uni-v OBJECT OF THE lNVENTlON In the light of the noted disadvantages in using oxygen (perborate) bleaches, it is an object of this invention to provide an oxygen bleach-activator system which has been stabilized against deterioration in the presence of moisture.

ln general, according to this invention, the stabilization of the oxygen bleach-activator system is accomplished by using a specific filler, namely, puffed borax, in the bleach compositions. The pufied borax used in this invention is a known form of borax made by the rapid heating of hydrates of sodium tetraborate. The compound is characterized by versatility of bulk density, large surface area, rapid solubility rate, and high absorptive potential for many substances. The puffed borax contemplated for inclusion in compositions of the invention, is further characterized by having less than '5 moles of water per mole of sodium tetraborate, a bulk density ranging from about 3 lbs/cu. ft. to about 40 lbs/cu. ft. and a particle size distribution based on the desired bulk density and the proper selection of the starting borax feed material. Found to be particularly useful are pufied boraxes having particle size distribution so that the major proportion of the pufl'ed borax is of a size within the U.S. sieve range of from 20 to about +200. In the more preferred fonns over percent of the particles of pufi'ed borax are in the U.S. sieve range from about 40 to 60. At the optimum compositions of the instant disclosed inventions, the bulk density of the puffed borax is about 15 lbs/cu. ft

We have discovered that puffed borax has a surprising and unexpected stabilizing effect on oxygen bleach-activator systems, even when the systems are exposed to extremes of temperature and humidity.

The oxygen bleach-activator compositions of the present invention may also include conventional additives for such compositions. These may include binders, other fillers, builders, optical brighteners, perfumes, colorings, enzymes, bacteriostats, etc., all of which may be added to provide properties required in any particular instance. Additionally, the stabilized oxygen bleach-activator compositions can be incorporated into cleaning compositions containing soap and/or synthetic organic detergents and formulated for use as heavy duty household detergents, fine fabric washing detergent systems or clothes washing formulations in general.

Illustrative of the soaps which may be used in the presentinvention are the well known salts of fatty acids. These may include the Na, K, Li or ammonium salts of nyristic, palmitic, stearic, behenic, oleic, lauric, abietic, capric, caproic, ricinoleic, linoleic, hydrogenated and dehydrogenated abietic acids, the surface active hydrolysis products of tallow, coconut oil, cottonseed oil, soybean oil, peanut oil, sesame oil, linseed oil, olive oil, corn oil, castor oil, and the like.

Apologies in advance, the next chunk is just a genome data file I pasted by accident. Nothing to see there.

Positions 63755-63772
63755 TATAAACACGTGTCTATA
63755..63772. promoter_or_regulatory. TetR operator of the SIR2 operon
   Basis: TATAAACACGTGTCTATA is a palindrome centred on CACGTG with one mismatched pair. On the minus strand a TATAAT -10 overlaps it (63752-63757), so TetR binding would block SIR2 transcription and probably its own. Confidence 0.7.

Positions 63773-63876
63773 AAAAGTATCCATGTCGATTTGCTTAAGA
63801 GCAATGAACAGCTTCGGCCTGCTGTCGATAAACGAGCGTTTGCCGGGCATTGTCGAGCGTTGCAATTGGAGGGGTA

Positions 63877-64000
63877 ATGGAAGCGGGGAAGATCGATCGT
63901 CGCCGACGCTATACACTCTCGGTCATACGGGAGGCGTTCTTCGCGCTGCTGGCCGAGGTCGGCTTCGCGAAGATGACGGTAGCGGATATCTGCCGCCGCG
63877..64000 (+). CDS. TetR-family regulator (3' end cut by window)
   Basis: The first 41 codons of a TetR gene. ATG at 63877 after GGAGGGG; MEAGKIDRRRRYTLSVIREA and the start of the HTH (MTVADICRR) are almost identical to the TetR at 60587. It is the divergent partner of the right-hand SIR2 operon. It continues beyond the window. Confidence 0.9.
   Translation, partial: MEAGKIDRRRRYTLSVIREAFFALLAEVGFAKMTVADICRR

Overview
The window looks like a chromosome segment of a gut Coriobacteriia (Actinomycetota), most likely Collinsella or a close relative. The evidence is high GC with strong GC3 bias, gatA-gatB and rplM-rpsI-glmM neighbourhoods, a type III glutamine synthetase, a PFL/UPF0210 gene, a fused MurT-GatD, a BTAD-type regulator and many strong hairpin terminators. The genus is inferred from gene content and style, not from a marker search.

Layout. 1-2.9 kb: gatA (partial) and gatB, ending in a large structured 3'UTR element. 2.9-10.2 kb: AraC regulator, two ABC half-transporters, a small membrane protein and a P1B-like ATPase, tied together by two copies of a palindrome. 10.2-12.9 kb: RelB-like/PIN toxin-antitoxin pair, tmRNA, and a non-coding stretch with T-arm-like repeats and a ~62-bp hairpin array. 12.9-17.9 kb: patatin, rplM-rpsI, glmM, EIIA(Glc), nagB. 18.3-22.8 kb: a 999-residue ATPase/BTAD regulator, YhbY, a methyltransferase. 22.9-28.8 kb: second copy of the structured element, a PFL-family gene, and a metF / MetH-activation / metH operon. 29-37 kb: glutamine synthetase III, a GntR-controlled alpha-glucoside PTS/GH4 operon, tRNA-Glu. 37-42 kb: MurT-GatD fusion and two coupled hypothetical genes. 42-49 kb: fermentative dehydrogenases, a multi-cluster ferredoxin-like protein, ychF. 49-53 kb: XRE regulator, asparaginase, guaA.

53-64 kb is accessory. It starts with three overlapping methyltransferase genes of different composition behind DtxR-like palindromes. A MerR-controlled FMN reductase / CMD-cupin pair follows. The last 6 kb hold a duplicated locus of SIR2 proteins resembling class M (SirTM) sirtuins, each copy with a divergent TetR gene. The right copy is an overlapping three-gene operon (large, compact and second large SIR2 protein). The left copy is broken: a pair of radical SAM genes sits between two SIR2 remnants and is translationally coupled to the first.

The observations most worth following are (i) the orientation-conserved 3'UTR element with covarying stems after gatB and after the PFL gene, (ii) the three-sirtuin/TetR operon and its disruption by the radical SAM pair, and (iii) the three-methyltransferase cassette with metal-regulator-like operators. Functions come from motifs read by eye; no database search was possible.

Illustrative of the synthetic organic detergents useful in the present invention, there may be mentioned long chain alkyl aryl sulfonates such as sodium octyl-, nonyl-, dodecyl-, decyl-, tri-decyl and tetradecylbenzene sulfonates, N-long chain acyl N-alkyl taurates such as sodium oleoyl methyltaurate, sodium palmitoyl methyl taurate, sodium or potassium lauroyl methyl taurate and the corresponding acyl ethyl taurates, long chain alkyl oxyethlene sulfates such as sodium or potassium laurylpolyoxyethylene sulfate, sodium laurylmonooxyethylene sulfate, sodium octadecylpolyoxyethylene sulfate and sodium cetyl polyoxyethylene sulfate, long chain alkyl aryl oxyethylene sulfates such as ammonium, sodium or potassium nonyl-, octyl-, and tridecylphenol monoand polyoxyethylene sulfates, long chain alkyl sulfates such as sodium lauryland stearylsulfates, long chain alkyl isethionates such as sodium oleic isethionate, sodium lauric isethionate, sodium diisopropyl naphthalene sulfonate, sodium isopropyl naphthalene sulfonate, sodium isobutyland diisobutyl naphthalene sulfonate, sodium isohexylbenzene sulfonate, monobutyl biphenyl sodium monosulfonate, monobutylphenylphenol sodium monosulfonate, dibutylphenylphenol sodium disulfonate, lower alkyl sulfates and sulfonates such as sodium sulfate derivative of Z-ethyl hexanol-l sodium 2-ethyl-l-hexenyl sulfonate, sodium isooctyl sulfonate, sodium isononyl (also triisopropylene) sulfonate, lower alkyl esters of aliphatic sulfocarboxylic acids such as sodium diamyl sulfosuccinate, sodium diisobutyl sulfosuccinate, sodium dihexyl sulfosuccinate, sodium dioctyl sulfosuccinate, sodium triamyl sulfotricarballylate, sodium triisobutyl sulfotricarballylate, and sodium tri-nbutyl sulfotricarballylate.

While the foregoing sodium salts of the above detergents may be preferred, other alkali metal and amine salts may be employed, as, for example, those with potassium, ammonium, lower alkyl amines such as methylamine, ethylamine, propylamine and isopropylamine, lower alkylolamines such as mono, di-, and triethanoland isopropanolamines, cyclic amines such as cyclohexylamine, morpholine, and pyrrolidine and the like.

The above-mentioned detergents may be used alone or may be employed as mixtures. Additionally, the detergents can be used in combination with the water-soluble soaps and water conditioners. The term water conditioner as used in the present specification and claims designates those compounds which sequester, or inactive water hardness and aid in cleaning, and the term is fully intended to include both the inorganic and organic complexing agents, sequestering agents and chelating agents.